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The holiday bait and switch

by Brian Clarey

I didn’t go all humbug until I saw the tents — not the ones pitched by Occupy protestors in public and private parks in cities across our nation, I kind of like those because, even though I am not in lock-step with all of the movement’s goals,

I am way down with the sentiment that corporate America is coming for us, and they’ve stacked the deck heavily in their favor.

No, my annual grumbling set in around the same time it usually does: just after Thanksgiving, when the moneyed interests unleash a full blitzkrieg on our weaker impulses with the goal of stripping us of more money that we want to spend. The trigger was a piece on the television news, a spot report issued the day before Thanksgiving from the front lines of the battle on our bank accounts.

The reporter was stationed outside a Walmart, interviewing prospective shoppers who had camped out at the store a full 36 hours before the madness that has come to be known as Black Friday began. The subject of the interview, a manic fool peeking from the opening of her tent, gushed about her love of shopping and the surfeit of holiday deals at this, the nation’s largest retailer and employer, whose biggest contribution to American business is the discovery that employees can be paid so little for 40-hour work weeks that they still qualify for government assistance — that, and the theory that if you slap a NASCAR logo on anything, anything at all, someone will buy it.

At no point in the segment did the reporter or the anchor note the irony presented by the tent and the instance of public camping — astounding, because only days before had police torn down similar pieces of gear in Manhattan’s Zuccotti Park in the middle of the night, swarmed the Occupy Oakland encampment like an invading force and basted a group of UC Davis students with a glistening coat of pepper spray in a militaristic action coordinated by the Department of Homeland Security.

It’s different, you see, when you’re gathering in public to support corporations than it is when you’re trying to hold them accountable for their role in destroying our economy and hijacking our political process. Americans all, the former are treated by the TV news with the reverence normally saved for the local groundhog on Feb. 2, while the latter endures the kind of derision generally reserved for panhandlers and registered sex offenders.

My kids don’t understand any of this, of course — born to an age when content of character takes a back seat to the evaluation of people by how much stuff they have with little or no analysis of what they had to do to get it, when greed is looked upon as a virtue and human suffering is merely the price of doing business.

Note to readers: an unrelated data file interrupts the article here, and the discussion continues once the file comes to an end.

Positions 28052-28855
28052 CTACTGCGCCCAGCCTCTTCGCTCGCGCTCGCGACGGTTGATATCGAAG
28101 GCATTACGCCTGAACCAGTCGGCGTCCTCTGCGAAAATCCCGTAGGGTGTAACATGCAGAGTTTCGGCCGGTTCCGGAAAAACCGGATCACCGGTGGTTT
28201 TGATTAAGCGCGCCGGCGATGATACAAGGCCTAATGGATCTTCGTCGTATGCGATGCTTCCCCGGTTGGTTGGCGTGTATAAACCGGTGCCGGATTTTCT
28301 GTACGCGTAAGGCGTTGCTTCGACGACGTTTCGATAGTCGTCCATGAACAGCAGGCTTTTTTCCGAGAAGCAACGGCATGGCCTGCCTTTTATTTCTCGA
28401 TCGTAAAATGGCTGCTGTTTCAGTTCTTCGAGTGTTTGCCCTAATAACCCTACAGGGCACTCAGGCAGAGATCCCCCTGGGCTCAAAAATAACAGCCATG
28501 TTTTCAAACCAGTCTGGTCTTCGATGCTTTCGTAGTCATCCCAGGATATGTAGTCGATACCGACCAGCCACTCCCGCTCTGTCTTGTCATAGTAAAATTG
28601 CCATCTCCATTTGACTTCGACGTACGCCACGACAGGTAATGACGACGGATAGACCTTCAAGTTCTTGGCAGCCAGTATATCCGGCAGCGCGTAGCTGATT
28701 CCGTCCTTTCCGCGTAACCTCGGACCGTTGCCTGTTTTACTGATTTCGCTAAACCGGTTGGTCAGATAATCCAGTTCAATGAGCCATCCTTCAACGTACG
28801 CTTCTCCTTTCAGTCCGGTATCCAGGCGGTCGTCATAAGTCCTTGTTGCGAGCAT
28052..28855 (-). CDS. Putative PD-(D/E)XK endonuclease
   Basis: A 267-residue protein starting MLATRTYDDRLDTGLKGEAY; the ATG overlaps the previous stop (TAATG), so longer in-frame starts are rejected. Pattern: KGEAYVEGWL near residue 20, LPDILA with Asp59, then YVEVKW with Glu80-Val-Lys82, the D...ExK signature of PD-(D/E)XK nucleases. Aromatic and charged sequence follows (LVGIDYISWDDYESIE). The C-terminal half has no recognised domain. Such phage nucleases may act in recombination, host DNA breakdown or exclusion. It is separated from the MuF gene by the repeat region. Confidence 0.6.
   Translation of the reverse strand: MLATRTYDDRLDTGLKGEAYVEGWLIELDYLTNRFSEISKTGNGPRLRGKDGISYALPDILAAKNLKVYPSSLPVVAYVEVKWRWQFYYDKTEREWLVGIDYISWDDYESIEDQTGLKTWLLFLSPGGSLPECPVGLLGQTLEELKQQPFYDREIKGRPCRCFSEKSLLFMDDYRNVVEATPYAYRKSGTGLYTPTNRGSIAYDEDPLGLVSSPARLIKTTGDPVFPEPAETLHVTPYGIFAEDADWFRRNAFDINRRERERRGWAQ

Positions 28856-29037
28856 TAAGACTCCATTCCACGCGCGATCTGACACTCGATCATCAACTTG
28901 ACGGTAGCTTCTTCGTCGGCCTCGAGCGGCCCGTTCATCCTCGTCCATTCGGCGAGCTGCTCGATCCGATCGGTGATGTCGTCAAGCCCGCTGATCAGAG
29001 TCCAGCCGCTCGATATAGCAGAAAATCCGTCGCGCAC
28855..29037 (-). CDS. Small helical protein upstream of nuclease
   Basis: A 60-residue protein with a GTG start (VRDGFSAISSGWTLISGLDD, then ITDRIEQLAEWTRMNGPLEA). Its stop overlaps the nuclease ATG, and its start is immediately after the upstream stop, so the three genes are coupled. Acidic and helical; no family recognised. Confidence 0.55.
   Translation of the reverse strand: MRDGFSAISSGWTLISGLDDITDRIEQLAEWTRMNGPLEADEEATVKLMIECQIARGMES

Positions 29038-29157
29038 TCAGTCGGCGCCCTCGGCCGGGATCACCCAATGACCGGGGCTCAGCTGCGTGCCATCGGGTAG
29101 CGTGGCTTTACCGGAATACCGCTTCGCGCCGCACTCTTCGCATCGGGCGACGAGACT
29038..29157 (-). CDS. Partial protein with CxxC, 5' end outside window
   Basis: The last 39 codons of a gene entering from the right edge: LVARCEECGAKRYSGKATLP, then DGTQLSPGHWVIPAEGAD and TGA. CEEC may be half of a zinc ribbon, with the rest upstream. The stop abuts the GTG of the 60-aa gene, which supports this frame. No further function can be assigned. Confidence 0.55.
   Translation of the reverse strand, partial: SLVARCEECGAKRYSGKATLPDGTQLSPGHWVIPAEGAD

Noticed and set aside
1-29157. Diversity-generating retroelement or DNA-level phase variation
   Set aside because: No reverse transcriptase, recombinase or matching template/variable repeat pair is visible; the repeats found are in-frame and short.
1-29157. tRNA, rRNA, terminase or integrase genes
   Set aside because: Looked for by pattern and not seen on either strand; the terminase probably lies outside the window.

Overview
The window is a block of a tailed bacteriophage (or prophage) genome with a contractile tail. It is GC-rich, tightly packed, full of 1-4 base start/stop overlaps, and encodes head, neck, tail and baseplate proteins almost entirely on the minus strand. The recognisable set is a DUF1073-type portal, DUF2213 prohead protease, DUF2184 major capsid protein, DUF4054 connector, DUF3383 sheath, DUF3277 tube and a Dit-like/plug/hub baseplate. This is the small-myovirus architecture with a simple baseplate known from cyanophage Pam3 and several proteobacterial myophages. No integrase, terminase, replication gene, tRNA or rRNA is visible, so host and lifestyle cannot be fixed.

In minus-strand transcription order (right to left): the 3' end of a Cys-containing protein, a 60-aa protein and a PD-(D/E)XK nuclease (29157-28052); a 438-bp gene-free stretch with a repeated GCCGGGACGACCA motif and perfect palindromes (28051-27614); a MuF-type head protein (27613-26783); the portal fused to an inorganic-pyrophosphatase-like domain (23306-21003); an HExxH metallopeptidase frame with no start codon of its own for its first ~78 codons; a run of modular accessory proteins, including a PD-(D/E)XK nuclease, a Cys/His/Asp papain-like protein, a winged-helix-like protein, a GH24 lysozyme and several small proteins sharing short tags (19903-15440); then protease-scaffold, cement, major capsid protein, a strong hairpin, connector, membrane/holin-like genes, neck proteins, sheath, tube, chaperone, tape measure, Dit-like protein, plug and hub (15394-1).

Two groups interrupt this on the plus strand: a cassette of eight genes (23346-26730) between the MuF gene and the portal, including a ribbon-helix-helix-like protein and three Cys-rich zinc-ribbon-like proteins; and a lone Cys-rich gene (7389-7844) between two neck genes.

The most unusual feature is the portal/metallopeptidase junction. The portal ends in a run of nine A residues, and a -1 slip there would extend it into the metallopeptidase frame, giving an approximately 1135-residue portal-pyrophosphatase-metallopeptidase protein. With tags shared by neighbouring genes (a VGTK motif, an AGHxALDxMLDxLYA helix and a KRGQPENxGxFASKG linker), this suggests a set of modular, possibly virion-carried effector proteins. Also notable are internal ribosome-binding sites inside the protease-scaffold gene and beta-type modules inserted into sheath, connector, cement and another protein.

I’ve got two of them in the car with me when Black Friday rolls around, the boys, ages 9 and 11, still hopped up from all the pie and soda the day before. Our mission is to get a bite on the interminable Christmas list, a register of errands, chores, appointments and to-dos that promises to swell with each passing day until the tree gets taken down and the last of the egg nog has been consumed.

One of the items on this list, which must be crossed off before the holiday arrives, is to tell my youngest son the truth about Christmas, which includes my lecture about crass commercialism and the provenance of the gifts that appear under our tree each year.

But before I burst the kid’s bubble, I take the boys away from the consumption vortexes of strip malls and shopping centers, into the Glenwood neighborhood for the Really, Really Free Market, a swap meet held each year on this day as a rejoinder to all the spending we’re being convinced to do.

The pickings are slim this year, mostly women’s clothes, a few books and the sort of knick-knackery in which not even young boys are interested. The youngest espies a computer there on the ground and proclaims it the best of the lot. I remind him that we already have computers, and that, in the spirit of the season, this one is best left to someone who does not.

A crew hanging n the periphery of the market aggravates the lesson in greed and grace by swarming the cars that pull in, examining the goods before they are set in the market and pulling out the best bits, adding them to a growing pile by their car. Even the 9-year-old is disgusted.

And later that day, when I pull him into my office, sit him down in the chair facing my desk like he’s about to be fired and tell him that there is no such thing as Santa Claus, his face registers not an iota of shock or surprise. He acts like he’s known for years.

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